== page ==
Some of this frustration boiled over at last week’s monthly meeting of the Shandaken town board. Town Supervisor Rob Stanley had to rap the gavel to restore order after Belleayre ski advocate Tony Lanza, a former superintendent, and Belleayre Resort opponent Kathy Nolan got to jawing at each other. There remains the suspicion among some locals that the anti-resorts are somehow behind ORDA’s indifference to the ski center’s long-term needs. Nolan says that’s apples and oranges. Officially, the Catskill Heritage Alliance, which she chairs, supports the ski center UMP, but opposes its acquisition of the former Highmount ski center.
Nolan, a 30-year resident, seems to embrace the slings and arrows of public debate. She’s a regular at monthly meetings of the county legislature, usually in defense of the county executive’s rail-trail vision.
“It’s amazing how some people can spew spittle, without getting it on anyone,” she shrugged after last week’s dust-up, without direct reference to the former superintendent. Lanza is best remembered for rousing renditions of Wilson Pickett’s “Mustang Sally” at annual Belleayre Snow Ball black-tie fundraisers. Some find him a bit overheated.
The failure to secure promised funding from ORDA also has some ski-resort supporters questioning the influence (or lack thereof) of local board members John Parete of Olive and Joe Kelly of nearby Delaware County.
Kelly, a founding member of the committee to save Belleayre, says his record speaks for itself. “Check the tapes from ORDA meetings,” he says. “We’re both very outspoken.”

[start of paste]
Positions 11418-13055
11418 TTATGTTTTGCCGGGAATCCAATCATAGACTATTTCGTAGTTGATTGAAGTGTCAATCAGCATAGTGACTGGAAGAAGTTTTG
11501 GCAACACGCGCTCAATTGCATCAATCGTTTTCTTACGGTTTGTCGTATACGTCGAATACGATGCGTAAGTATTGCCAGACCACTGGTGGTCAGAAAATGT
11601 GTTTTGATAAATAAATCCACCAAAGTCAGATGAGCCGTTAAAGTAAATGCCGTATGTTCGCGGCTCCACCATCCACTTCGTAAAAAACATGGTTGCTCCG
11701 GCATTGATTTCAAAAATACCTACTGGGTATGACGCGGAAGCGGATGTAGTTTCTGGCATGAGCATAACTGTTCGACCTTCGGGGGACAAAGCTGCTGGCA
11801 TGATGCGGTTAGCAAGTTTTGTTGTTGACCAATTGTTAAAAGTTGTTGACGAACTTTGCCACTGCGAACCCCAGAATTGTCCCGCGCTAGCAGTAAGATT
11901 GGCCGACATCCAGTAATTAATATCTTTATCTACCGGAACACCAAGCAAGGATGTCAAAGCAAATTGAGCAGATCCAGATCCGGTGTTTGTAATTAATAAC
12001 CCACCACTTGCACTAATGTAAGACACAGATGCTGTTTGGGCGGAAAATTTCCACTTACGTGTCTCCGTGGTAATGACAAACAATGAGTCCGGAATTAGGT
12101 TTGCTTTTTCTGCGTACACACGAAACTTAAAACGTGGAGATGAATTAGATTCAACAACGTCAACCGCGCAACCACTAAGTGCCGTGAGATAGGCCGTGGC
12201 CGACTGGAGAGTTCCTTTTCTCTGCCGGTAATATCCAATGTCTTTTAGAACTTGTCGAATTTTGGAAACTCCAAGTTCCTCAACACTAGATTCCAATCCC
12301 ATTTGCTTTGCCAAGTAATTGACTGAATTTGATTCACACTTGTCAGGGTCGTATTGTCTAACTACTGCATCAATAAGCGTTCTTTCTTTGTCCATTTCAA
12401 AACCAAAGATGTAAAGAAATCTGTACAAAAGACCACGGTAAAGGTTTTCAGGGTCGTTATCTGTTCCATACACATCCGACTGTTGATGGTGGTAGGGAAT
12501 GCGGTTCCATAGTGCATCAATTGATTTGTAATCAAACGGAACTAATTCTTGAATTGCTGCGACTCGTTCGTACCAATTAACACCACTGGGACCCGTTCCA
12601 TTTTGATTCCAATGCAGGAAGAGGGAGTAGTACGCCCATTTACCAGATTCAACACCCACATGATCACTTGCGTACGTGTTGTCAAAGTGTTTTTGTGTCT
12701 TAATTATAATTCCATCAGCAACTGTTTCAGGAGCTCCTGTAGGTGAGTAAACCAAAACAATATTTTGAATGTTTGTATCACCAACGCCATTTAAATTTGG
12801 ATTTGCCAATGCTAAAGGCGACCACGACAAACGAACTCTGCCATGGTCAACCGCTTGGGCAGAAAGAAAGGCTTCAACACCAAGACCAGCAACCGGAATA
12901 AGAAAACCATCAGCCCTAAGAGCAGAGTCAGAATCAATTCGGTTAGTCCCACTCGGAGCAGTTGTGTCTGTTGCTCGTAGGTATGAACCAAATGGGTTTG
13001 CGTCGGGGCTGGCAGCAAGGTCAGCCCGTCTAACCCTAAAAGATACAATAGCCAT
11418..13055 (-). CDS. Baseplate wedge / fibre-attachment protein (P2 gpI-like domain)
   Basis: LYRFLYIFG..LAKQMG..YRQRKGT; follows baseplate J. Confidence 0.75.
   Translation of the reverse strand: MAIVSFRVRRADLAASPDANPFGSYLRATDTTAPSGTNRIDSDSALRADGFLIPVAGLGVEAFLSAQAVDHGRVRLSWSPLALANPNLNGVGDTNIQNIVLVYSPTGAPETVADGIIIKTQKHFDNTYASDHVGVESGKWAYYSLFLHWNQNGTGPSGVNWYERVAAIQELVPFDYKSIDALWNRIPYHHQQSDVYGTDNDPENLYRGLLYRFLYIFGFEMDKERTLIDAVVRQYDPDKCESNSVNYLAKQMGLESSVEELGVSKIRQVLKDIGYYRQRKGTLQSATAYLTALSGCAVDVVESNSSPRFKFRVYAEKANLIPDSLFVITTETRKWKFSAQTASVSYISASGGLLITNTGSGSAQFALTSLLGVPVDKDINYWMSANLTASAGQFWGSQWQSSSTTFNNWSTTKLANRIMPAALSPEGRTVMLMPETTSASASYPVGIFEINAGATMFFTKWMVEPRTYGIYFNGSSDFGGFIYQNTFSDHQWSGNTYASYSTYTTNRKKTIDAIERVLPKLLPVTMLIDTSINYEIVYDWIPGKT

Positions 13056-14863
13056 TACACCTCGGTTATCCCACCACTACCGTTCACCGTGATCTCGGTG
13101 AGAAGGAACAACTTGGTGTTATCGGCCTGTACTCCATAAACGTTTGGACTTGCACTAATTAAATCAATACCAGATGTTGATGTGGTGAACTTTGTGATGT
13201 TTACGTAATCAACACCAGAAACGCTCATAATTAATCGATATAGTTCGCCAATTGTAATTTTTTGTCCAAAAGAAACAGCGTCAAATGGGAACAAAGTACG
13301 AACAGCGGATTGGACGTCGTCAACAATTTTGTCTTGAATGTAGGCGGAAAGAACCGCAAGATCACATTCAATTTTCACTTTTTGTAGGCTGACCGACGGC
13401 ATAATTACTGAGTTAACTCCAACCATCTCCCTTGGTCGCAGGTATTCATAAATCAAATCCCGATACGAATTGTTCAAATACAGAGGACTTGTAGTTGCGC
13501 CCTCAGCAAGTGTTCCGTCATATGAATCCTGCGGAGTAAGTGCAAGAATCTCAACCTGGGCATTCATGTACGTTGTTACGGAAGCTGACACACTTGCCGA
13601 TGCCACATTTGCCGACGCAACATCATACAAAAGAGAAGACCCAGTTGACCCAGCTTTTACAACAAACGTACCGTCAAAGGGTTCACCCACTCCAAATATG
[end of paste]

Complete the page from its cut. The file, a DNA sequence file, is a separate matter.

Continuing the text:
Kelly, a Long Island resident and a long-time Catskills second homer, has been skiing at Belleayre for more than four decades. These days he skis with his children and grandchildren. Somewhat mellowed, he’s seen it all. He probably saved the ski center from going back to nature.
Financial issues remain. “We formed the committee because of a desperate need for economic development in our region,” Kelly told me last week. “If anything, things have gotten worse.”
Kelly says he agrees with Cahill: “We should get what we were promised when we joined the ORDA family.”
To that, I can only recommend something to replace all those Bernie, Hillary and Trump bumper stickers. How about “Hump the UMP/SAVE Belleayre?”
Welcome to Kinderhook
Organizers of what they project will be a “very large non-violent rally” in Kinderhook village planned for Saturday, Feb. 25 at 2 p.m. are preparing for between 2,500 and 3,000 people. For Kinderhook’s village square this would be a huge crowd, considering the village’s 2010 census population of 1,211 residents. The village encompasses 2.1 square miles, according to Wikipedia (Kingston has eight square miles).
Some Kinderhook residents are more notable than others. Congressman John Faso was confronted by a few hundred marchers on his front lawn a few weeks ago.